Lab 04: Poisson Statistics
The Poisson Distribution is a discrete probability distribution. It expresses the probability of a number of discrete events occurring within a time frame if the timing of each event is independent of the timing of the previous event and there is a know average rate of events. It is assumed that no two events are simultaneous. If the expected number of occurrences in this interval is λ then the probability that there are exactly k occurrences is equal to
In the Poisson Distribution, λ is the mean number of occurrences, and is the standard deviation.
In our lab we measured the number of background radiation events in the laboratory. These events should be modeled by a Poisson Distribution because the timing of each of is independent of the timing of the last, the events are highly unlikely to be simultaneous, and it is easy to get a known average of events per dwell time.
We used a scintillator attached to a PMT and wired to a computer to gather the data. When the scintillator absorbs radiation, it fires a beam of ultraviolet light down the tube to the PMT. The PMT then creates a signal voltage that is picked up by a card in the computer. We used the USC 30 software on the computer to set our dwell times and record radiation events. We also used a Spectech Universal Computer Spectrometer power supply to give a bias voltage to the detector. This voltage determines the sensitivity of the detector.
- In this lab I worked with Brian P. Josey.
- These are my Detailed Lab Notes.
Each graph shows a given number of events for a dwell time on the x-axis, and the number of dwell times in which a given number of events was recorded on the y-axis. If there were 4 dwell times in which 3 events occurred, then 3 is the x-coordinate and 4 is the y-coordinate. Each graph shows the results from a different dwell time. The graphs for the dwell times from left to right and top to bottom are 10, 20, 40, 80, 100, 200, 400, 800 ms and 1 s. As the dwell time increases, the curve becomes symmetric and the peak moves to the right. This is unique of the Poisson Distribution, and a good qualitative test.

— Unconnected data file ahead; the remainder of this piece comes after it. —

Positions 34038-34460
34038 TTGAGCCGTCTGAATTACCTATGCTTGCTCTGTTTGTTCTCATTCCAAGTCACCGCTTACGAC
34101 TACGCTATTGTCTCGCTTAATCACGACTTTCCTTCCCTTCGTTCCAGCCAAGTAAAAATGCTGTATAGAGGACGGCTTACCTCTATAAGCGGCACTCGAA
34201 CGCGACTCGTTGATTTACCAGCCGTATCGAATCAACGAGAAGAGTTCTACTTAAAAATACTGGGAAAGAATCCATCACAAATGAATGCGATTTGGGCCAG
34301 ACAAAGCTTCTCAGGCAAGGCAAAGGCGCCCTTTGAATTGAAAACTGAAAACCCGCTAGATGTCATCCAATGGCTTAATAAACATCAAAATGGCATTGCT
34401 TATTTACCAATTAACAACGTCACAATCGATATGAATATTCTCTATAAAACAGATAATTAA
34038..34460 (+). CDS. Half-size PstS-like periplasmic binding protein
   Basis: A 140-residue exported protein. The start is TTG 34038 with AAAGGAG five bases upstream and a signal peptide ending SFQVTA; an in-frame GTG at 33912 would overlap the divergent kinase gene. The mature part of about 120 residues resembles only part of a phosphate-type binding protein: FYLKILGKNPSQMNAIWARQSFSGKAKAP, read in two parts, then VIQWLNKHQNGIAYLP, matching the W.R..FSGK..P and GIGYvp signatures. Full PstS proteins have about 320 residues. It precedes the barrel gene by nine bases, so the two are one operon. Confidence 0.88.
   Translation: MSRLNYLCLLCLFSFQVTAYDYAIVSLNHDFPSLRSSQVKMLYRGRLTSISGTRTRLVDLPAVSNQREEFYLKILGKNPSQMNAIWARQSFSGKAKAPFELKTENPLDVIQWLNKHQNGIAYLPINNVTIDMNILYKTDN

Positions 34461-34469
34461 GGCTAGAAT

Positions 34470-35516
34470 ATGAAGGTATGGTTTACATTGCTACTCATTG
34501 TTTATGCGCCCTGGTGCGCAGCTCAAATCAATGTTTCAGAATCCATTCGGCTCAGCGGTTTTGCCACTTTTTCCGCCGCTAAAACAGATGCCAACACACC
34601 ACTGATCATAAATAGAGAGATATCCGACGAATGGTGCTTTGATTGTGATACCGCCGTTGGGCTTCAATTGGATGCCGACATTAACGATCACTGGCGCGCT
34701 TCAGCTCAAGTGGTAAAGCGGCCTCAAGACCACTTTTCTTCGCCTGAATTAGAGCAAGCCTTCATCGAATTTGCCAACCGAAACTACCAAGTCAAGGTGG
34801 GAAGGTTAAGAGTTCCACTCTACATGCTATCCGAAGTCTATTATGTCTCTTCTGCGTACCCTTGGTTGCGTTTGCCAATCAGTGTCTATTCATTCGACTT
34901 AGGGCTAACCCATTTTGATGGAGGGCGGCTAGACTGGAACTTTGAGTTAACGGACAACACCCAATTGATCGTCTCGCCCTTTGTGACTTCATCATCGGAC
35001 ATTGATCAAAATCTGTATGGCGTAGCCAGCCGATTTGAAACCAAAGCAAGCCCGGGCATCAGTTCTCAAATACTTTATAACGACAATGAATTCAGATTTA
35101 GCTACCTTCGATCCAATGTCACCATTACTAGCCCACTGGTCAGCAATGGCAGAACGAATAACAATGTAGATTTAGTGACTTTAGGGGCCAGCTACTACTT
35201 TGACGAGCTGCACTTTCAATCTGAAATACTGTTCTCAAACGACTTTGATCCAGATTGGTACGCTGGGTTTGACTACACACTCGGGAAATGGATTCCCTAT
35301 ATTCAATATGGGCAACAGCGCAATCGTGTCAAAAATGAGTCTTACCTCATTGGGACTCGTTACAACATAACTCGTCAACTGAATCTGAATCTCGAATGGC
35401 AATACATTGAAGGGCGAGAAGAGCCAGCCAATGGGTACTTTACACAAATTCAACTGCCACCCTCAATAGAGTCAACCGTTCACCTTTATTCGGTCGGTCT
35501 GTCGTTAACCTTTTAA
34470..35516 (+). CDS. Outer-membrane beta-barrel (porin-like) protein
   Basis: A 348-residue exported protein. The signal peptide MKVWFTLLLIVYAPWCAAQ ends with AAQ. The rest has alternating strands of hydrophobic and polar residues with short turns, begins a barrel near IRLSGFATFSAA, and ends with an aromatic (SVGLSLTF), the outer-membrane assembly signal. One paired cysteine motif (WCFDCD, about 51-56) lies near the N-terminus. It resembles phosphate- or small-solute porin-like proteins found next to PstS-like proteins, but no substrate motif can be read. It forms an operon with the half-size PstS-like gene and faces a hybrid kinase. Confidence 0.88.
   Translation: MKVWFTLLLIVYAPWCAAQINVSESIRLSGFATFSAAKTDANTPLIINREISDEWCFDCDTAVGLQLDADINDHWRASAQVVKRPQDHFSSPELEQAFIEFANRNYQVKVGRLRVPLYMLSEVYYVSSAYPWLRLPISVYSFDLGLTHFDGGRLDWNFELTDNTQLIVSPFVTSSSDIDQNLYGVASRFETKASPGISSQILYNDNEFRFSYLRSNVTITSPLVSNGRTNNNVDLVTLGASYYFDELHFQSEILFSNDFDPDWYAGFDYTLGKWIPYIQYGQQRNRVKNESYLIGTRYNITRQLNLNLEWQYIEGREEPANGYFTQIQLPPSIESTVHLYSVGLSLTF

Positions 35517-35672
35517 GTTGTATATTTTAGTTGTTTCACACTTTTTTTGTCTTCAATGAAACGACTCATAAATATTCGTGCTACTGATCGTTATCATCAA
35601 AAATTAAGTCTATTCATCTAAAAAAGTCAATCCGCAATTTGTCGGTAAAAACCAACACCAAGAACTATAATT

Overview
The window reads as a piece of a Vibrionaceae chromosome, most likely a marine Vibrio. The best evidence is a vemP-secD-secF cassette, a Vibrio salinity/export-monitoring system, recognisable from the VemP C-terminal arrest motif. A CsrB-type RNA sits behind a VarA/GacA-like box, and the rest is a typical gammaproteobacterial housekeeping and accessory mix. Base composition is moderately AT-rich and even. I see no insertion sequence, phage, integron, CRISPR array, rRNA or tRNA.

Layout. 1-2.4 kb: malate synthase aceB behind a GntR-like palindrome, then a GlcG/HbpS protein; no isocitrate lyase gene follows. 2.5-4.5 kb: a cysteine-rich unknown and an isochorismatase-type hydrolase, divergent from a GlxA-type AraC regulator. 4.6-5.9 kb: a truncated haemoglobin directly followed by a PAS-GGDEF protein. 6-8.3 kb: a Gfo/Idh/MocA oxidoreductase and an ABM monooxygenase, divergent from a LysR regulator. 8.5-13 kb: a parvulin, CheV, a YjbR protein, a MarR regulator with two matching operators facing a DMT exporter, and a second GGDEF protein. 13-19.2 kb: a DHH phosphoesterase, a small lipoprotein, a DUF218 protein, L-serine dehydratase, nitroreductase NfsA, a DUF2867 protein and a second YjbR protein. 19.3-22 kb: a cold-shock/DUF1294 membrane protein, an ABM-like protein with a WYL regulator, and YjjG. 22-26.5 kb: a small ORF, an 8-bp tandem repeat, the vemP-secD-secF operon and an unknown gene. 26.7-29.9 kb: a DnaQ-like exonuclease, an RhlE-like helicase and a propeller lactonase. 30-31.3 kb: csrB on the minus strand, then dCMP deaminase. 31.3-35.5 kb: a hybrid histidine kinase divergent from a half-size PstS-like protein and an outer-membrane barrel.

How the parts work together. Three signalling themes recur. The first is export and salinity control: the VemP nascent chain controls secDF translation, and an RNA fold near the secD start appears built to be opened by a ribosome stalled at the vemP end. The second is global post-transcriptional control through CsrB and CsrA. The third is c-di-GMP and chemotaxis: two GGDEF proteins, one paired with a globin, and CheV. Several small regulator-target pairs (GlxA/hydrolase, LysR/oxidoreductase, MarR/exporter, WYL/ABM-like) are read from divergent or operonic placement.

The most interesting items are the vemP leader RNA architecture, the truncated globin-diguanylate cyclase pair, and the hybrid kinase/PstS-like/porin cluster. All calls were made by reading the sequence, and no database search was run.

To be sure our data represents a Poisson Distribution we compared the standard deviation calculated directly from the data to the root of the mean of the data. The root of the mean of the data is the standard deviation for the Poisson Distribution by definition, so the two numbers should be very close to each other. This is a good quantitative test.
The percent differences are all very small, with the largest being 5.13% and the smallest being 0.18%. This shows that our data does represent a Poisson Distribution reasonably well.